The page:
Both in my time as a Christian and my very earliest years sorting through various Pagan ideas (which largely meant books that refer back to Wicca) I was surrounded by the notion of prayer to the Gods to ask for things. Even the most basic Lord’s Prayer contains a number of requests for divine aid on the speaker’s behalf. I had left the Church feeling as though many there leaned on YHVH and Jesus as a crutch through their prayer (I have met many Christians since who do not give me this impression). My earliest encounters with Pagans of varying types was similar, with the focus of personal interaction with the Gods being to request aid. That would be about the time I started asking “shouldn’t we be doing things for Them?” and subsequently began finding others who felt the same.

That reason for avoiding making such a request didn’t come up so much while I was speaking with Mani. I think because His having already made it clear He desired a request, any argument that came close to “I don’t think it’s appropriate for me too…” was already null and void. The real issue came back to what made it an offering and a hard one to give.

Trust. I hadn’t thought about it before, but to ask something of a God requires a certain degree of trust. Not that the God will grant the request, He may not. That’s up to the God in question. Not trust in a God, rather, trust in myself that I would not allow my expectations to change the relationship and joy that I had found. I could ask just about anything of Mani, but He may not choose to grant it. Or perhaps not fully understanding things I may ask for something that is not His to grant. It would be very easy then to say “He didn’t do this for me so I’m not going to do this for Him!” or some such nonsense in that case. I wouldn’t want that to happen.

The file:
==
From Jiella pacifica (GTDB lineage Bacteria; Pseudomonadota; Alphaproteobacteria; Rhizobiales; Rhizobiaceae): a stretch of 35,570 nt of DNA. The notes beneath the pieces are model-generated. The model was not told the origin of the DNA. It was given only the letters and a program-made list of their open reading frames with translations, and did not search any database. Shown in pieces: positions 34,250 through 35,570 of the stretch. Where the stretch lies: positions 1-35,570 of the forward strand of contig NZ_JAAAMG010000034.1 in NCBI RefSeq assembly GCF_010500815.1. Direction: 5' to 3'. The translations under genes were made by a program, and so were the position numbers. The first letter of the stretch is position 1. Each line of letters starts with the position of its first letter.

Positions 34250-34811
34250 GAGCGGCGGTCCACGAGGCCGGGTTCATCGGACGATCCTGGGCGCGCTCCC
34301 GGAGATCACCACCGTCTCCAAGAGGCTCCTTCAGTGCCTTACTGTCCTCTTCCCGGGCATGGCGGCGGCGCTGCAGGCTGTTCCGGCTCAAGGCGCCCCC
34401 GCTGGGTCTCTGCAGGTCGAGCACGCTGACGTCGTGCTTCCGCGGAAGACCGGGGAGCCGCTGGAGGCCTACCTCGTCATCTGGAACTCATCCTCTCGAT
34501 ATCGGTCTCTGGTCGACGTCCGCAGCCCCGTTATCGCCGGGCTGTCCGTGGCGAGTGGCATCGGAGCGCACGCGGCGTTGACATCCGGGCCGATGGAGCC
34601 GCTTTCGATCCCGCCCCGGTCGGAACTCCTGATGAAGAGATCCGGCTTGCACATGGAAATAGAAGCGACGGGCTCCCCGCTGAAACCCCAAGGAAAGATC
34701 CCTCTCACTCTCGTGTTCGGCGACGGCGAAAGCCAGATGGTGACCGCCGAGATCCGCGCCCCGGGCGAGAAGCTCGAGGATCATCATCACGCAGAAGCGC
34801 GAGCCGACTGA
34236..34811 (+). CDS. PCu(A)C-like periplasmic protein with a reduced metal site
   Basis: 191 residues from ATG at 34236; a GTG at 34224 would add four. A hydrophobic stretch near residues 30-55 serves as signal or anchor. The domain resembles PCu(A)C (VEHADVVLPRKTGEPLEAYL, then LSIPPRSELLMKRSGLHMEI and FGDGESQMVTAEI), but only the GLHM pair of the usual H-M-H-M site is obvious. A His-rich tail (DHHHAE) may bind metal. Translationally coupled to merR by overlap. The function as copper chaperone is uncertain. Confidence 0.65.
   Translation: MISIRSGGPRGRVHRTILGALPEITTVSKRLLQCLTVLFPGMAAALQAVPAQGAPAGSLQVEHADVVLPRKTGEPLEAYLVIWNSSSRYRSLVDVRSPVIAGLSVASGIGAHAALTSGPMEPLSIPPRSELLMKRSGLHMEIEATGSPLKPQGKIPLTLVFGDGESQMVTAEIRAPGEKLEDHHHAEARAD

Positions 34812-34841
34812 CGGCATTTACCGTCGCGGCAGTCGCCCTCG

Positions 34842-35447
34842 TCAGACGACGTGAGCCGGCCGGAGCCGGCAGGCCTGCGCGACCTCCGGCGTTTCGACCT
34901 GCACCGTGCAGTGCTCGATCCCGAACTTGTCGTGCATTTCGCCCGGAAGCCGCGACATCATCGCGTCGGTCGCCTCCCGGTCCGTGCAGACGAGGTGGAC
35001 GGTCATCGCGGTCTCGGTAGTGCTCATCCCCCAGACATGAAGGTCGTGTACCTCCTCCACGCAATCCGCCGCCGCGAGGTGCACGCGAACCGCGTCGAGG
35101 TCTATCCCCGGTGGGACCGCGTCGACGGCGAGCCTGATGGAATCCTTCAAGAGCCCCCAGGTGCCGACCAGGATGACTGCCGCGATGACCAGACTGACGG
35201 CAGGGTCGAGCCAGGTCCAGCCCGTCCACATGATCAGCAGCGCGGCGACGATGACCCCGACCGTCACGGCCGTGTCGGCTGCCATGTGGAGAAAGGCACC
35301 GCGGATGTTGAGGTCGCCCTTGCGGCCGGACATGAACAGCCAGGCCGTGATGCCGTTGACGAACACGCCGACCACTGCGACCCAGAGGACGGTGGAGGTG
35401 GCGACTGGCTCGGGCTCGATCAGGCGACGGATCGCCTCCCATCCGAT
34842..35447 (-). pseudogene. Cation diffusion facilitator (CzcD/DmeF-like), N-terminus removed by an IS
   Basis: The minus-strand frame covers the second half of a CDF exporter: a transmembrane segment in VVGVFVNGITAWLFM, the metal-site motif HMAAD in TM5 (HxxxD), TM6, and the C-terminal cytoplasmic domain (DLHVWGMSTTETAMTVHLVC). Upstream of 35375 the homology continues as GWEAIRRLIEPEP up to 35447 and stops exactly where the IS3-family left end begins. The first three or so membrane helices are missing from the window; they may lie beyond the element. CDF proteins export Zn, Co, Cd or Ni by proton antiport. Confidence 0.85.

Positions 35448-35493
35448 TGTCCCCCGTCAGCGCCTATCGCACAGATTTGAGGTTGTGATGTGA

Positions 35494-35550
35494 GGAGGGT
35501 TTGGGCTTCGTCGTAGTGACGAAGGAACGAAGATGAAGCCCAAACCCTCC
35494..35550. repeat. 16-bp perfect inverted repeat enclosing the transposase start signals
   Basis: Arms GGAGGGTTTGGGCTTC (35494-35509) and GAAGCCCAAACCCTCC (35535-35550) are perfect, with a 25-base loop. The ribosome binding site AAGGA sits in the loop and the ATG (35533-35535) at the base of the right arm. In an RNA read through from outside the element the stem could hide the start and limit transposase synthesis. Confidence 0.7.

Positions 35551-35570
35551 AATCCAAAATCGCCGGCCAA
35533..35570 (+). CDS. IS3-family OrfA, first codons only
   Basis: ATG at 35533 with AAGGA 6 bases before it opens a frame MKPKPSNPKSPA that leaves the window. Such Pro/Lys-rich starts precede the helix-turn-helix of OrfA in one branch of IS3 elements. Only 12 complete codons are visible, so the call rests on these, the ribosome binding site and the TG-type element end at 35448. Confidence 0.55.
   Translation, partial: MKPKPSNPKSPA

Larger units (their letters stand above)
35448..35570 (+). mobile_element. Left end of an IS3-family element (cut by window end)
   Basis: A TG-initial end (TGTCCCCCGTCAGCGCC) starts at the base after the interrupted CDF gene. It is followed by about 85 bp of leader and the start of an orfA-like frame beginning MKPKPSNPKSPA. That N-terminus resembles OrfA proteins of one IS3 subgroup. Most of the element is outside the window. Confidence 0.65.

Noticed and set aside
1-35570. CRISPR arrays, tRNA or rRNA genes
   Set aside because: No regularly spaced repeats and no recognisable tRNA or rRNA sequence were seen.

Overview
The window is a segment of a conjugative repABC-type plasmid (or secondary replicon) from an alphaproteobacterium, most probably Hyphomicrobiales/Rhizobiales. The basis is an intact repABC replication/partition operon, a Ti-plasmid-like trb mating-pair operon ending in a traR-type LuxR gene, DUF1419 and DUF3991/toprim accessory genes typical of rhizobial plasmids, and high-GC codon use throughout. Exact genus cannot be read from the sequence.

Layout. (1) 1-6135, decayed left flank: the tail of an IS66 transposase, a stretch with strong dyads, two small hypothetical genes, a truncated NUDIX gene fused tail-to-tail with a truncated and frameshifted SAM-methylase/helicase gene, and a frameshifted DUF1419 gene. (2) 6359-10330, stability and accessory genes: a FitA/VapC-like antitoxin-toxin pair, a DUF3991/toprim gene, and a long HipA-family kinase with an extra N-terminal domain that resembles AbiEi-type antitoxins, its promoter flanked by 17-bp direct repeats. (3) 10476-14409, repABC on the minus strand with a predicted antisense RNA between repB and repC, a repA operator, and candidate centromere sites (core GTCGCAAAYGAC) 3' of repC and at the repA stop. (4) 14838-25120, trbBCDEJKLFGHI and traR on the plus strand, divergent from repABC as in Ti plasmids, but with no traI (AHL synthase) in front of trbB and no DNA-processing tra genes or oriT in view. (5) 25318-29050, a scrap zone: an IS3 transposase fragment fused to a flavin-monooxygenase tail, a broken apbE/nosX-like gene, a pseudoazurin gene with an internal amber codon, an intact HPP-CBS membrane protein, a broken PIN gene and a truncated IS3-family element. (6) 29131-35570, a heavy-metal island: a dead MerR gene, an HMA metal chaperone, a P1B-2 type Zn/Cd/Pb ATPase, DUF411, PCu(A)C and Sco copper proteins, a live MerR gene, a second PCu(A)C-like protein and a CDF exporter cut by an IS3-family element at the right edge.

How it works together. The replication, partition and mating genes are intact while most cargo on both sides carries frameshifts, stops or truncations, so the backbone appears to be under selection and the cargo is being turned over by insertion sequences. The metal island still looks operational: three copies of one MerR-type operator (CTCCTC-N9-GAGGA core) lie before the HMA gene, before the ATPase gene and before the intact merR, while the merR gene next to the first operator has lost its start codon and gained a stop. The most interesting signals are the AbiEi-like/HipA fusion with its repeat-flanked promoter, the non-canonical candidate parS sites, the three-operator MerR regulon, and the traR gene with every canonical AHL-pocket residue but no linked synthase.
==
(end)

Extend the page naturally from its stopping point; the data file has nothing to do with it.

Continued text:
In the end, I did try a few cop outs. Asking for Him to aid another didn’t count, that was completely off the point and I was already comfortable doing that besides. Asking for Him to “be the light that guides my path” was too vague, etc. The point was for it to be something that I might truly feel disappointed if it didn’t happen. I did finally ask for something very practical that I do need help with, though as it relates to my personal circumstances it isn’t something I’ll write of here.

For now… it’s past four in the morning here. A little earlier than when I’d sleep on a night when I’m working, but still late enough. Time for sleep.


8 responses to “Sometimes it is harder to receive than to give.

  1. I know that my perspective is probably a lot different than yours… I’ve been reading your thoughts about Mani and liking what you wrote. This post was a little special in that, even though I’m currently in a different place with my Gods, and specifically with Loki, I could relate on some level to what you described.

    I think you’re right, it is easier to give than to receive. Or, like I think it might be the case here, receiving is giving… of consideration, trust (oh, a lot and lot and lot of it), of intent.

    (btw: I relate to your reason for finding it difficult to write about what transpired between you and your Gods. Feeling uncomfortable to be possibly [it’s always a possibility, no matter how long you’ve known Them] putting words into a Deity’s mouth… I experience that as well; I try [with varying success] to limit myself to very brief quotes that only make sense in the context of my specific situation, and don’t imply a bigger picture intent on the Deity’s part… or I write poems >.< )